U.S. Senator Marco Rubio (R-FL) reintroduced eight bills to protect American consumers, workers, and investors from exploitation by the Chinese Communist Party.
- “Our nation needs a strong response to Communist China’s disruptive and exploitative tactics. Too many American families, communities, and critical industries are suffering due to Beijing’s unfair and predatory policies. Congress needs to reverse course and guard the American people from this genocidal regime, not assist in its rise.” — Senator Rubio
Rubio detailed his vision for holding the Chinese government accountable and protecting Americans in a Medium post.
Below is the list of bills Rubio reintroduced:
- Accountability in Federal Acquisitions and Contracting (AFAC) Act. First introduced as the FACT Act in March 2021, the legislation would require federal contractors like McKinsey & Company to disclose any existing contracts with the Chinese Government and Communist Party, military, or Chinese state-controlled or directed entity. Contractors would also be required to disclose any new contracts with entities of concern throughout the duration of their contract with the federal government.
- China Oil Export Prohibition Act. First introduced in June 2022, the legislation would prohibit the exportation of oil and petroleum products from the United States to the Peoples’ Republic of China.
- Countering Corporate Corruption in China Act of 2022. First introduced in February 2022, the legislation seeks to modernize the Foreign Corrupt Practices Act (FCPA) by clarifying that the definition of “corrupt intent” includes actions that excuse the genocide in Xinjiang, advance the Chinese Communist Party’s (CCP) propaganda efforts, or “invest” in core CCP activities, among other actions.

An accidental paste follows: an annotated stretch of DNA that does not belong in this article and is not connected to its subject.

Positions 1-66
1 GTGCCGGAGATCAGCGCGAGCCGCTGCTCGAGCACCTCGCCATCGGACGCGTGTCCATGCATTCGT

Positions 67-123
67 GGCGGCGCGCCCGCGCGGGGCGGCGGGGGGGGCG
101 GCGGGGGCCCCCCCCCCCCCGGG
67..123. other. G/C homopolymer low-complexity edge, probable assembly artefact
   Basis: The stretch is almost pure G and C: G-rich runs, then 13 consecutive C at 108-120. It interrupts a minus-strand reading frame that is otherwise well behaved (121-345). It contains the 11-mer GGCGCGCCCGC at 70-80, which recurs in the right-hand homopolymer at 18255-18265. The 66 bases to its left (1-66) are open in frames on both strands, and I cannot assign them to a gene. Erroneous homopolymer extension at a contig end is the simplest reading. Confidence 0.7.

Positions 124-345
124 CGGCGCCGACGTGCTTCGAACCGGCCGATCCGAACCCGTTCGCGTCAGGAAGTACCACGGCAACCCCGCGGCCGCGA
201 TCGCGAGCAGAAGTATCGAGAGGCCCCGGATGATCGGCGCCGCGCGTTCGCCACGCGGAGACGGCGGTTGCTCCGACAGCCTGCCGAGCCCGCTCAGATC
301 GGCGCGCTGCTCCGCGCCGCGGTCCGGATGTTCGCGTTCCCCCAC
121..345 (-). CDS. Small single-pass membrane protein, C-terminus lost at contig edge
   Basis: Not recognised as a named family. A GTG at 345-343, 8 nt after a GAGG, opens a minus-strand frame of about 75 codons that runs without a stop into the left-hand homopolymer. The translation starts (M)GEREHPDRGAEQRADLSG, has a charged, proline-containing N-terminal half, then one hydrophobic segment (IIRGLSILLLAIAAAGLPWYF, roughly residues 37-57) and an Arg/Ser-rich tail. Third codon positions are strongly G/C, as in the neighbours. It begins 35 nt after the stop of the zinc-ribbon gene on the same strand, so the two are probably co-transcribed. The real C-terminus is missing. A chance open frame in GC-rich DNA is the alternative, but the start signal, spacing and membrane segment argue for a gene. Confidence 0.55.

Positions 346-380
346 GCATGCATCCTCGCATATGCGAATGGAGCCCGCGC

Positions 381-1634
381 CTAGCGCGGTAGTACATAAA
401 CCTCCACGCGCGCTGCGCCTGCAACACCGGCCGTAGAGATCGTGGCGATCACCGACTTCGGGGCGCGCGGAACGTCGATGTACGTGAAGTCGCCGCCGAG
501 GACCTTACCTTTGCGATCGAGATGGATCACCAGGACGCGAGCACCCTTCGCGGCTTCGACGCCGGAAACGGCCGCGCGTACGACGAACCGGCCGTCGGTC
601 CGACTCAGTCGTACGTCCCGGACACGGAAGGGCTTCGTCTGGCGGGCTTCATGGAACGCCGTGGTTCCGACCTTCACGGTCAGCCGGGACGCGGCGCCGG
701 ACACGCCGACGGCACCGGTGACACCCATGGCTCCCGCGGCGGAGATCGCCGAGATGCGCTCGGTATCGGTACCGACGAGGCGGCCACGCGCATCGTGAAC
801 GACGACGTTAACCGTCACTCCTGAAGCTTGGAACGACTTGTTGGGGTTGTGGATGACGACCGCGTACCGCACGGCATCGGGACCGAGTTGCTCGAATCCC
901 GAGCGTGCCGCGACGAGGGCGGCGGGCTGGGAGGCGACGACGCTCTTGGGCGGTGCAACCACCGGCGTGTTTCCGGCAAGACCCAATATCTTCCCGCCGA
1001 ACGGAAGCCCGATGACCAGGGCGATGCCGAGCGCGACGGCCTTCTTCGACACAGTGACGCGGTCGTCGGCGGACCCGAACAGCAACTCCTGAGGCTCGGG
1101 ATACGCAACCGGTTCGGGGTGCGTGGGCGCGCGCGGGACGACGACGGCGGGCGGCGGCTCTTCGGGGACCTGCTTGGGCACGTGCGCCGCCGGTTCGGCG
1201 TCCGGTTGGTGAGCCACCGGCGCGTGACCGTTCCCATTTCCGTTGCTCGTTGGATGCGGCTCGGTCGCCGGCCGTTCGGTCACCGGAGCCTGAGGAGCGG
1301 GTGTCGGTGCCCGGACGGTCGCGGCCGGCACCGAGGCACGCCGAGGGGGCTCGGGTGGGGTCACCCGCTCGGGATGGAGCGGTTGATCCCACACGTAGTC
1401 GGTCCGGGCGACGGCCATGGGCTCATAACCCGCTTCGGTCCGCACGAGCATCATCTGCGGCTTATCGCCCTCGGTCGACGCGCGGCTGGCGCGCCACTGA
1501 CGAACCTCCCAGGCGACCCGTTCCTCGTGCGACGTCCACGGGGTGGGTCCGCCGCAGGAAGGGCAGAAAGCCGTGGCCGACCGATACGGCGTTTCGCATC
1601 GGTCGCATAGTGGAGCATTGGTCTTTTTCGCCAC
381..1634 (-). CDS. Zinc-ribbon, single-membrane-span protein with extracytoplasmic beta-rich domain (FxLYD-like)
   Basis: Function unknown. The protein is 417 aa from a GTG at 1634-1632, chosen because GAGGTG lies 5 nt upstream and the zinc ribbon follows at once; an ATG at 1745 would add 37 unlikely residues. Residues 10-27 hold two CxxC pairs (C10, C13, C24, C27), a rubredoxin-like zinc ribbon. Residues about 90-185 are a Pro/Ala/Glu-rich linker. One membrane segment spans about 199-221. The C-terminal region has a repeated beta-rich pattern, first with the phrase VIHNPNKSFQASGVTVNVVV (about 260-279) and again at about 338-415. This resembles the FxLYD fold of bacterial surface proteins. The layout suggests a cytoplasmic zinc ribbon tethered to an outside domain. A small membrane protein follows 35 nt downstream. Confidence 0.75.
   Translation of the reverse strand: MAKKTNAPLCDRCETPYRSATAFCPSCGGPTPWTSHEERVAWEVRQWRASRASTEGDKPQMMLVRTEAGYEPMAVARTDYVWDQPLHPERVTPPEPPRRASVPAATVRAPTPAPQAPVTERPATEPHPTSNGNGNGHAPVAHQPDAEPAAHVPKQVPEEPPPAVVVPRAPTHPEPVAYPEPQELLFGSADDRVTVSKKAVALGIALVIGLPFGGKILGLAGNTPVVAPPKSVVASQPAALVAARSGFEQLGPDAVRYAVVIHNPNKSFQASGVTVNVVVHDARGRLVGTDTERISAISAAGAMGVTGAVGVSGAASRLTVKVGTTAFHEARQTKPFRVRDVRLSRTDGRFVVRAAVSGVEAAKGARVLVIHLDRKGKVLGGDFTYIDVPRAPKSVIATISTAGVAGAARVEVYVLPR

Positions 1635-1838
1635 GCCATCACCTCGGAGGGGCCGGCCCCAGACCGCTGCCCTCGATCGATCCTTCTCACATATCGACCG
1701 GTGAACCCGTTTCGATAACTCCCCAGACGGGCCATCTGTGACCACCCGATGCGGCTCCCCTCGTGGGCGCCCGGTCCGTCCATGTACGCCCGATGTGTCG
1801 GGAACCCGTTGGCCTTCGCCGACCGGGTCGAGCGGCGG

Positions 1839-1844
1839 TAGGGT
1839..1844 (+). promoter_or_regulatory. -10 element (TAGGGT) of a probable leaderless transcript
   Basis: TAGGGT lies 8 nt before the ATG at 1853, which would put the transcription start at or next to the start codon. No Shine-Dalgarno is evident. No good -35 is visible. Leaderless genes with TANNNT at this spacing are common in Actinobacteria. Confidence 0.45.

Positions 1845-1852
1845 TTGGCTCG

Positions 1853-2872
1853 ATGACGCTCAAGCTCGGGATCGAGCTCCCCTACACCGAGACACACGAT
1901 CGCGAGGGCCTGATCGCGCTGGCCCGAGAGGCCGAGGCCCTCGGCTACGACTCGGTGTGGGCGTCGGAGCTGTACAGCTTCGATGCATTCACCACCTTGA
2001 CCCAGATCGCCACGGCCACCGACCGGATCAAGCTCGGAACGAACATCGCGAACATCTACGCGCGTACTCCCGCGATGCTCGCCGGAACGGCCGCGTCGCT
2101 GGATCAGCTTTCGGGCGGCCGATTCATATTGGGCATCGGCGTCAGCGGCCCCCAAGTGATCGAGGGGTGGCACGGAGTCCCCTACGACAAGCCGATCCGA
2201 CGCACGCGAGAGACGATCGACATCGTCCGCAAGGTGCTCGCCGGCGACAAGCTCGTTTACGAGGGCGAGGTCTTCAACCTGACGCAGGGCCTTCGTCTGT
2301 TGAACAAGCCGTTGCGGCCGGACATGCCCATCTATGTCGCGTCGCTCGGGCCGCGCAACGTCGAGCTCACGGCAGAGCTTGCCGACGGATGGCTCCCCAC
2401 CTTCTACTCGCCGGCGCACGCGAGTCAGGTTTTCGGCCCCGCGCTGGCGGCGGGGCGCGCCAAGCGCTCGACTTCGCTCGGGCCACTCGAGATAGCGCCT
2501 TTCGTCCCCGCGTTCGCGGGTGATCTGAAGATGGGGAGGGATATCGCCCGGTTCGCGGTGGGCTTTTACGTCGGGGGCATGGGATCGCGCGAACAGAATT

- No Chinese Communist SURPRISE Parties Act. First introduced in February 2022, the legislation would direct the U.S. Securities and Exchange Commission (SEC) to require companies listed on U.S. exchanges to identify whether a Chinese Communist Party (CCP) organization is present in the firm’s operations. Senator Marsha Blackburn (R-TN) is a cosponsor.
- American Financial Markets Integrity and Security Act. First introduced in March 2021, the legislation would prohibit malign Chinese companies — including the parent, subsidiary, affiliate, or a controlling entity — that are listed on the U.S. Department of Commerce Entity List or the U.S. Department of Defense list of Communist Chinese military companies from accessing U.S. capital markets. Senators Todd Young (R-IN) and Mike Braun are cosponsors, and Rep. Gallagher (R-WI) plans to introduce companion legislation in the House.
- Fair Trade with China Enforcement Act. First introduced in May 2018 and reintroduced in March 2021, the legislation would safeguard American assets from Chinese influence and possession to blunt China’s tools of economic aggression.
- TSP Fiduciary Security Act. First introduced in June 2021, the legislation would update the fiduciary duty of the Federal Retirement Thrift Investment Board (FRTIB), which is tasked with managing the retirement savings of federal civil servants through the nearly $800 billion Thrift Savings Plan (TSP), to include national security considerations.
- Turn OFF THE TAP Act. First introduced in July 2022, the legislation would address the national security vulnerability of there being no central ban on federal funds going to foreign firms explicitly identified through U.S. government blacklists, including dangerous Chinese companies. Senator Marsha Blackburn (R-TN) is a cosponsor.